Table 1. Effect of tillage treatment on soil strength and wheat grain yields.

Interaction between tillage method and time of seeding

The results of the effect of tillage method and time of sowing on wheat yields for 1989 and 1990 are presented in Table 2. Although poor seasonal conditions resulted in depressed wheat yields in 1989, significant (P<0.05) yield penalties were observed for delayed sowing, under DD, CDM and CS tillage treatments, in both years. At five of the seven sites, early sown CDM and DD treatments significantly (P<0.01) out-yielded the traditional cultivate/sow technique, thus illustrating the yield advantages possible using early seeding/direct drilling techniques.

Given that the DR treatment must yield 300 kg more than the DD treatment to be profitable, these results show that the early CDM method is generally more profitable than deep ripping, and reduces the risk of soil compaction and wind erosion.

Although at some sites in both years the early sown CDM treatment showed a significant (P<0.01) yield advantage over the DD treatment, this difference was not consistent. This was possibly due to the difficulty of accurately controlling cultivation depth during the tillage operations, resulting in similar cultivation depths for both DD and CDM treatments. Direct drilling with narrow tynes (DD5), in the second year, resulted in lower wheat yields than all other tillage treatments at two of the three sites for the early sowing, and at all later sowings. When compared with the DD treatment, an average yield penalty of 357 kg/ha was observed in the late sowing. However, the early DD5 treatment out-yielded the later CS treatment at all sites.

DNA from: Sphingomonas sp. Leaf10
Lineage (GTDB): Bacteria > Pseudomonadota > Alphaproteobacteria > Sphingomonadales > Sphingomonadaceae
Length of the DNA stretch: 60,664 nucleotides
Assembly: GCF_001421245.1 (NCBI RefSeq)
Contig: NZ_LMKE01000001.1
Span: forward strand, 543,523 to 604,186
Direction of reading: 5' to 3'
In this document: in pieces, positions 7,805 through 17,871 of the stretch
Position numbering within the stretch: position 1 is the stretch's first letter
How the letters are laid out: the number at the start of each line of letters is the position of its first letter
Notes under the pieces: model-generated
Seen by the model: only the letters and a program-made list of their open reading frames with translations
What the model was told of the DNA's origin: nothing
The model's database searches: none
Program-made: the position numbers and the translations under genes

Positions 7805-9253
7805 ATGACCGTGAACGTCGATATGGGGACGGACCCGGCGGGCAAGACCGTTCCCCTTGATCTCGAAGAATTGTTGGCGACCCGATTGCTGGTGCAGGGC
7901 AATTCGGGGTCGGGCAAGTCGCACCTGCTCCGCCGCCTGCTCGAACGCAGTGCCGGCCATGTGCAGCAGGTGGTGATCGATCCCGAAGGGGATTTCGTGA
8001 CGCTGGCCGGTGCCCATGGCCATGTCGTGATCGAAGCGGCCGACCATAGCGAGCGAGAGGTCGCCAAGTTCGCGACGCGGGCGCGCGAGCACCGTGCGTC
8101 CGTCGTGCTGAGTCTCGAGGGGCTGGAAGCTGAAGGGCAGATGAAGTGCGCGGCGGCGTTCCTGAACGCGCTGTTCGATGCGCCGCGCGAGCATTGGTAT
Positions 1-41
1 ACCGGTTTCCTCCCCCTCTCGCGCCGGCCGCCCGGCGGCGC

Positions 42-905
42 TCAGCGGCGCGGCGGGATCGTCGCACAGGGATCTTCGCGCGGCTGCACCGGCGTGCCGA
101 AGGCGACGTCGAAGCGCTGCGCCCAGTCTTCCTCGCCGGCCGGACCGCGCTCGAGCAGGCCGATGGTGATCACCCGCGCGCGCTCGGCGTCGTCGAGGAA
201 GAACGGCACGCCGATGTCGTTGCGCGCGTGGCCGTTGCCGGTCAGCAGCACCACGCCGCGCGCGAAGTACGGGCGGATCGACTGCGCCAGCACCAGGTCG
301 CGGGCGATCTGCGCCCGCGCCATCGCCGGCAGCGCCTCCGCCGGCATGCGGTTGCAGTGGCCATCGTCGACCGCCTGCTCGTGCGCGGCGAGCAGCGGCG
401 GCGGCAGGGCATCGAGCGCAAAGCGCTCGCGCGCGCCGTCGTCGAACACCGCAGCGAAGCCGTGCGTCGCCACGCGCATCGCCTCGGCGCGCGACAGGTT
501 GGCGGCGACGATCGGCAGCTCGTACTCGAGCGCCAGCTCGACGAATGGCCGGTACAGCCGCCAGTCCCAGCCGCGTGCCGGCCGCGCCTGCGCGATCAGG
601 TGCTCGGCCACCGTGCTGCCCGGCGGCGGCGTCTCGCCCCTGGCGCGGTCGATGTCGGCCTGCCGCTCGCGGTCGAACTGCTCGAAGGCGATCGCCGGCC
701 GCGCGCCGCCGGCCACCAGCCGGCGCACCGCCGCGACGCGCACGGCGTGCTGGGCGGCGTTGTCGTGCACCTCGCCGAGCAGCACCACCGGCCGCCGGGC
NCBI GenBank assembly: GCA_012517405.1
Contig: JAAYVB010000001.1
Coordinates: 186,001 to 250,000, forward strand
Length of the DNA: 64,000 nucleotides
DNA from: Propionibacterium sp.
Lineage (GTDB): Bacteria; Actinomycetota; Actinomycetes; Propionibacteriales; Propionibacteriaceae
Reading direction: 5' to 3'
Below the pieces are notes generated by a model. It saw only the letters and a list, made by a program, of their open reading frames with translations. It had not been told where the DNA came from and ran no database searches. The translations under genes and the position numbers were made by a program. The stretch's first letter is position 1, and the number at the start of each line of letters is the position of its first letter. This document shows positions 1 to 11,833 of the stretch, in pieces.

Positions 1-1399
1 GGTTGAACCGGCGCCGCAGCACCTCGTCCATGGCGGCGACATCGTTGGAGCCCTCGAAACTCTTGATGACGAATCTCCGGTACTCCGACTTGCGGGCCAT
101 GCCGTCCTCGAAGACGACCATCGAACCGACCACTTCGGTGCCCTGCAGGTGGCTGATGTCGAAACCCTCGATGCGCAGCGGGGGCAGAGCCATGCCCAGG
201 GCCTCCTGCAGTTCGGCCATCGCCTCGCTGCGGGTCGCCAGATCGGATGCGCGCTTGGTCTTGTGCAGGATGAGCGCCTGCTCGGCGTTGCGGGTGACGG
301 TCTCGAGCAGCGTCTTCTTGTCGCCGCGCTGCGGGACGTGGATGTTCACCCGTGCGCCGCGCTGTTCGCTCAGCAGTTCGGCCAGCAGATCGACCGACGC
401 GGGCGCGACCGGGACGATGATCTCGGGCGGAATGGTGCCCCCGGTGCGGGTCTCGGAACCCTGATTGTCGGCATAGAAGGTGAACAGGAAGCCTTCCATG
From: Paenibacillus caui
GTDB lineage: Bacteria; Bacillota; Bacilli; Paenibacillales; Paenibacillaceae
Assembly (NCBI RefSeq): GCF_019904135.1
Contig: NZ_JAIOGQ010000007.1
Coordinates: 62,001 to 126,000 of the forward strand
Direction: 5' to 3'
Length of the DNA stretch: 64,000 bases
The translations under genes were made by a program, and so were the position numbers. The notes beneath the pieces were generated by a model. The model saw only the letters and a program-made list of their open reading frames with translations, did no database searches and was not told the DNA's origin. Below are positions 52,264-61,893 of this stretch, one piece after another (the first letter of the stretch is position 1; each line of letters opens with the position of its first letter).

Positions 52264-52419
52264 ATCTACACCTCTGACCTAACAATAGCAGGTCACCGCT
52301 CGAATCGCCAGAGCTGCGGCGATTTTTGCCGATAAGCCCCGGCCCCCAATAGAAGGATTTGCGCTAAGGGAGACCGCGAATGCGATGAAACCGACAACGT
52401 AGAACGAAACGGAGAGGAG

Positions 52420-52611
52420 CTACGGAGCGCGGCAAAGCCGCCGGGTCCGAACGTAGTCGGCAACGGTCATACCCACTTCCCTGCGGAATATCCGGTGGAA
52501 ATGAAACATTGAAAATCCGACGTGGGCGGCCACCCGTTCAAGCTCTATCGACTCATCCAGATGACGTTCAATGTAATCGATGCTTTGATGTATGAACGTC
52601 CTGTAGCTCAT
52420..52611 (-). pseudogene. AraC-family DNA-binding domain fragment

The results from this trial clearly illustrate that the time of sowing has a more important effect on wheat yield than does the tillage method used.

Table 2. Effect of tillage/sowing method and timeliness of sowing on yields of wheat (kg/ha); two varieties (1989) and one variety (1990).